• Granular Fertilizers: For potted aquatic plants, use granular fertilizers designed for water plants. Insert the recommended amount of fertilizer pellets into the soil of the planter.
  • Liquid Fertilizers: Some liquid fertilizers are formulated for direct application to the water. Follow the instructions for proper dilution and application.

Water Quality Monitoring:

  • Regularly test and monitor the water quality parameters such as pH, ammonia, nitrite, and nitrate levels.
  • Adjust water quality as necessary to provide an optimal environment for the plants.

Pruning and Removing Dead Plant Matter:

  • Remove dead or decaying plant material promptly to prevent nutrient imbalance and the release of harmful substances into the water.
  • Prune back overgrown or unruly plants to maintain their shape and size.

Controlling Algae Growth:

  • Algae can compete with water plants for nutrients and sunlight. Implement algae control measures such as using algaecides, adding aquatic animals that consume algae, or using natural methods like introducing floating plants to provide shade and reduce sunlight penetration.

Adequate Water Circulation and Aeration:

  • Ensure proper water circulation and aeration to promote oxygenation and prevent stagnation, which can lead to nutrient imbalances and poor plant health.

Regular Water Changes:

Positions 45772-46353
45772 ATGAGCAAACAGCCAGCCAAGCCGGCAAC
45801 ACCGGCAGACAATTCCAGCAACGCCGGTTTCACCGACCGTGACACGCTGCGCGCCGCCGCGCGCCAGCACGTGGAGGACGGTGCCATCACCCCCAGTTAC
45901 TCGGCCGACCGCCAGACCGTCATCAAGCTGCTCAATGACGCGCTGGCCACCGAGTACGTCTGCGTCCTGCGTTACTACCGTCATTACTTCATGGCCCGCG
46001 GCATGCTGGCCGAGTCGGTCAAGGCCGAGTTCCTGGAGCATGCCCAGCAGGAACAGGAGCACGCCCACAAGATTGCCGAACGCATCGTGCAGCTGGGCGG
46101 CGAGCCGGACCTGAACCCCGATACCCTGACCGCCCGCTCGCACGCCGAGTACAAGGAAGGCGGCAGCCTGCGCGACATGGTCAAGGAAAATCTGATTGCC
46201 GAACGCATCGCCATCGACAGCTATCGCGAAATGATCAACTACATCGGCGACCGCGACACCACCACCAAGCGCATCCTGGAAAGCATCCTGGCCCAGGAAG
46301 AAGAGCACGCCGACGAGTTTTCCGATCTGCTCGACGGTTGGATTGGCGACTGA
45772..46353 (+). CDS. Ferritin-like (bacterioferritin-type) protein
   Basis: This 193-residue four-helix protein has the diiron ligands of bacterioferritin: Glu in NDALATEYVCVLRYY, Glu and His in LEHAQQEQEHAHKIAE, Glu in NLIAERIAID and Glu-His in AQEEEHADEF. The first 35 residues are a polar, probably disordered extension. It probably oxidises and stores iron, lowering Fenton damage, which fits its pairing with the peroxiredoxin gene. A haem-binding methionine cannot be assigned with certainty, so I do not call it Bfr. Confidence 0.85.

• Periodically perform partial water changes to remove excess nutrients and maintain overall water quality.
  • Replace the water with fresh, dechlorinated water to avoid harmful chlorine or chloramine effects on the plants.

Winter Care:

  • Some water plants may be sensitive to cold temperatures. If you live in a region with freezing winters, take appropriate measures to protect your plants, such as moving them indoors or providing insulation.


Gather the necessary materials::

  • Planter or container
  • Fresh aquatic plants
  • Aquatic plant substrate or gravel
  • Aquarium-safe scissors or pruning shears
  • Clean water

Prepare the planter: Clean the planter thoroughly to remove any debris or previous plant residues and rinse the planter with clean water to ensure it is free from any contaminants.

Trim and prepare the plants: Carefully remove the water plants from their current container or source. Trim any damaged or unhealthy roots or leaves using aquarium-safe scissors or pruning shears.

Add substrate and arrange plants: Place a layer of aquatic plant substrate or gravel at the bottom of the planter, ensuring proper drainage. Gently insert the plants into the substrate, spacing them appropriately according to their growth requirements.

Fill the planter with water: Gradually fill the planter with clean water, taking care not to disturb the plants or the substrate. Adjust the water level to the appropriate height for the specific water plants you have chosen.

Remember to provide proper lighting and temperature conditions suitable for the water plants you are replanting. Additionally, avoid overwatering or overcrowding the planter to maintain a healthy aquatic environment.